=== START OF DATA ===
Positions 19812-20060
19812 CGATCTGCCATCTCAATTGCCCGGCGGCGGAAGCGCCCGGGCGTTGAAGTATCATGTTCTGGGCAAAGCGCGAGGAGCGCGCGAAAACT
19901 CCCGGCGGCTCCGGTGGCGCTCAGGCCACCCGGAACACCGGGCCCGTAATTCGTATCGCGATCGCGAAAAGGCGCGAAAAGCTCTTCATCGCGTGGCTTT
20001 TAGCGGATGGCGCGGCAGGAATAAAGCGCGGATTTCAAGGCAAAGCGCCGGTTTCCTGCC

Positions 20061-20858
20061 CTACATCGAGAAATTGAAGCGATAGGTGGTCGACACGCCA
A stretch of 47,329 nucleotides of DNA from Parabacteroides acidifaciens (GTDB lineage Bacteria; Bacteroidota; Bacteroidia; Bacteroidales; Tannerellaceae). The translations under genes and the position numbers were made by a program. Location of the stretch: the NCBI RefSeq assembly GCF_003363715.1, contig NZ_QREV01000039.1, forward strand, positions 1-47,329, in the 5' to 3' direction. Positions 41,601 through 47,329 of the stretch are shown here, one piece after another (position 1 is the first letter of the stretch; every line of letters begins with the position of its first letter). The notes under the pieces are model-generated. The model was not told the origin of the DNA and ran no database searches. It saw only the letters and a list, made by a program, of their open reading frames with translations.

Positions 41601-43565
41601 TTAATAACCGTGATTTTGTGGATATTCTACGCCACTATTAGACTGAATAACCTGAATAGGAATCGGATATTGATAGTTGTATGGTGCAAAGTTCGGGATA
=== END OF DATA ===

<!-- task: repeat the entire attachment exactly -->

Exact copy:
Positions 19812-20060
19812 CGATCTGCCATCTCAATTGCCCGGCGGCGGAAGCGCCCGGGCGTTGAAGTATCATGTTCTGGGCAAAGCGCGAGGAGCGCGCGAAAACT
19901 CCCGGCGGCTCCGGTGGCGCTCAGGCCACCCGGAACACCGGGCCCGTAATTCGTATCGCGATCGCGAAAAGGCGCGAAAAGCTCTTCATCGCGTGGCTTT
20001 TAGCGGATGGCGCGGCAGGAATAAAGCGCGGATTTCAAGGCAAAGCGCCGGTTTCCTGCC

Positions 20061-20858
20061 CTACATCGAGAAATTGAAGCGATAGGTGGTCGACACGCCA
A stretch of 47,329 nucleotides of DNA from Parabacteroides acidifaciens (GTDB lineage Bacteria; Bacteroidota; Bacteroidia; Bacteroidales; Tannerellaceae). The translations under genes and the position numbers were made by a program. Location of the stretch: the NCBI RefSeq assembly GCF_003363715.1, contig NZ_QREV01000039.1, forward strand, positions 1-47,329, in the 5' to 3' direction. Positions 41,601 through 47,329 of the stretch are shown here, one piece after another (position 1 is the first letter of the stretch; every line of letters begins with the position of its first letter). The notes under the pieces are model-generated. The model was not told the origin of the DNA and ran no database searches. It saw only the letters and a list, made by a program, of their open reading frames with translations.

Positions 41601-43565
41601 TTAATAACCGTGATTTTGTGGATATTCTACGCCACTATTAGACTGAATAACCTGAATAGGAATCGGATATTGATAGTTGTATGGTGCAAAGTTCGGGATA